In this week’s Ask Nathan:
- Will off-road electric cars be any good?
- Chevy Colorado diesel vs Silverado 1500 diesel?
- Where is the Subaru love?
The first question comes from a viewer who is curious about off-road electric cars heading our way.
Q: (Via NathanAdlen@Twitter) Will EV cars make good off roaders?
I can think of a million reasons it’s a bad idea, but I wanted your opinion
A: The is a case for off-road electric cars and trucks – but it’s something that may require time to realize.
There are a bunch of EVs that are already being sold and built to head off-road and there some benefits are apparent. Electric ATVs, bikes. motorcycles and upcoming trucks seem to have some off-road chops built in.
The vehicle you see pictured is the GFC 2030 Concept. A vehicle designed in Saudi Arabia, it was supposed to debut at the 2020 Geneva Motor Show. Sadly, with that show’s cancellation, it will have to wait. The concept is said to be able to run 0 – 62 mph in 3.5 seconds, have an “any-terrain” top speed of 124 mph and drive 230 miles on a charge.
The GFC 2030 concept is made of aluminum and carbon fiber. It’s built for two passengers and their luggage. Currently, little else is know about the vehicle, but the idea is popular.
In 2017, the Acciona EV racer finished the grueling Dakar Rally – all on electric power. It finished 57th, and the fact that it finished at all is pretty remarkable considering the attrition rate. So, there is something to be said about potential.
Benefits for EV off-road:
- Tons of torque, instantly available.
- In-wheel electric motors and packaging could be beneficial.
- The tech has been proven rugged in RC (Remote Control) cars – perhaps the same could be applied to real ones?
- Battery and power usage tech has come a long way. In time, the range (even off-road) could be impressive.
- We’ve witnessed some nasty fire safety issues with EVs after sever impacts and (in some cases), during engineering failures.
- Water and electricity do not get on well together.
- Electric vehicles are still very heavy and still expensive to build.
- There are not too many fast charging stations anywhere near ORV trails.
- Unlike an internal-combustion vehicle, you can’t bring a fuel source with to top off on a long trek.
I don’t think we’re quite there – yet. We need to work on range, weight and cost issues along with safety concerns before we can be serious about EV’s off-road. Still, at the rate of EV advancement, I might be singing a different tune next year!
What do you guys think?
The next question comes from a TFLtruck fan who is trying to decide between a Chevrolet Colorado ZR2 diesel and a Chevrolet 1500 Diesel 4X4.
Q: I need a good truck to tow 4,000 lbs on a monthly basis.
Since I was 16 and I’m now 61, I only buy GM products. For me and my family, they have never disappointed and I’m sticking with GM. So I wanted to know if you had need for a 4X4 off road smaller diesel, which would you buy? Would you go for the Colorado ZR2 diesel or a Silverado with the new Duramax 3.0 I6?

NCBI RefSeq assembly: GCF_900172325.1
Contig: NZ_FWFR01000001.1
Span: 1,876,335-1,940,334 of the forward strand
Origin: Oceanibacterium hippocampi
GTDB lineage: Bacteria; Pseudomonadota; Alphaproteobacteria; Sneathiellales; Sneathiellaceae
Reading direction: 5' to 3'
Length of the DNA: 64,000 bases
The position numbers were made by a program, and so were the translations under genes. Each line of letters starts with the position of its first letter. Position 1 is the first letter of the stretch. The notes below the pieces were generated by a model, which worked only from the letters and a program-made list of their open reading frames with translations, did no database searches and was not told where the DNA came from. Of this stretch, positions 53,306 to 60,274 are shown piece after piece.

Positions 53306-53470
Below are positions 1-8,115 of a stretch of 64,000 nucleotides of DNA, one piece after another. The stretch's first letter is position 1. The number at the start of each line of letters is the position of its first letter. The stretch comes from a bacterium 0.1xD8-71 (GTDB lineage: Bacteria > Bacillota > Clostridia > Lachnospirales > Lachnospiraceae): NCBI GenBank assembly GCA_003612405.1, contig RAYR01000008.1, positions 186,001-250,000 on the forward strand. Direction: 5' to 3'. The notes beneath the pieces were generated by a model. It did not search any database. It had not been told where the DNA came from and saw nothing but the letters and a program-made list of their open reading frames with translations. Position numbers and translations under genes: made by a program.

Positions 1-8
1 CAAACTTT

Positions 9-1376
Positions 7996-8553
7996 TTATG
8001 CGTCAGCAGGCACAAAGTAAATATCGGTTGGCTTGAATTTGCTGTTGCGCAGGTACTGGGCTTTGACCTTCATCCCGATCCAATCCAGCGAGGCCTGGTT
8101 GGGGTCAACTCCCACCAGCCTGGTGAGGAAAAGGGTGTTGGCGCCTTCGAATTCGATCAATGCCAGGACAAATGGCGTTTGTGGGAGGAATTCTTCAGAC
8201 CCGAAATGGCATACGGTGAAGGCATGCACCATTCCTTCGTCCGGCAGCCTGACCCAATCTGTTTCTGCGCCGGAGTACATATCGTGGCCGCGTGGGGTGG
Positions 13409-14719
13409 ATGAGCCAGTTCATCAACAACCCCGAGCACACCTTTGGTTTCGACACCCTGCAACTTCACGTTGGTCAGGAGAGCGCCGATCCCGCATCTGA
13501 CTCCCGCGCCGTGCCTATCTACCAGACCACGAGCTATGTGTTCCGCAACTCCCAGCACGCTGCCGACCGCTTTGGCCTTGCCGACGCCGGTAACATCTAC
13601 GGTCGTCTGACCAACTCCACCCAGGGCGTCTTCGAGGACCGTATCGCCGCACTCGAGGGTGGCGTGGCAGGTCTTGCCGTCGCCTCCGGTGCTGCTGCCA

That’s a great question.
Andre and TFLtruck is the main point man on the technical pros and cons with these vehicles; however, I do have a point of view as well. After driving both trucks, I can say that – if you want to go off-road, get the Chevrolet Colorado ZR2.
It is one of the best all-around off-road trucks available. The diesel helps with torque and range, but the gas V6 is easier for daily driving. It’s not the best choice for towing. If you absolutely MUST tow with a small GM truck, we enjoyed the GMC Canyon 4X4 diesel and it was a great little tow vehicle.
Still, a small truck is always second choice when it comes to regular towing.
The Chevrolet Silverado 1500 with its new 3.0-liter diesel is an outstanding tow vehicle, especially for 4,000 lbs. It’s not the off-road machine the ZR2 is, but it’s more comfortable and remarkably efficient.
The last question comes from a Subaru fan who doesn’t understand where the “love” went. Please note: We get several messages like this every week. This one stood out to me.
Q: I don’t understand why you won’t review Subarus.
I am a huge Subaru fan and in several places, I’ve read favorable reviews you, Nathan, posted about the Crosstrek. Why then will you not do current reviews of Subaru? Is it the Love campaign? I get it, it’s pretty cheesy and a total PR job, but that can’t be the reason.
A: It’s not for a lack of trying.
We have been blacklisted from Subaru for some time. It mainly has to do with their perception of how we view and review their products. We’ve made requests, but to no avail. The media relations branch will not work with us at all.
While I find their vehicles safe and capable, but their continuously variable transmissions (CVTs) are a bit of a letdown. We even bought our own Outback and thoroughly tested it on and off-road. It was excellent in snow and a great daily driver, but on rough terrain, it didn’t do as well as some of its competitors.
Yes, I did recommend the Crosstrek more than once. When it’s fitted with a six-speed manual transmission, it’s an outstanding ride.
Sometimes, you have to walk away from conflict. No one else from Acura to Volvo has a problem with our integrity. We want to review vehicles fairly, but sometimes, “love” is hard to find.
Speaking of loving a car…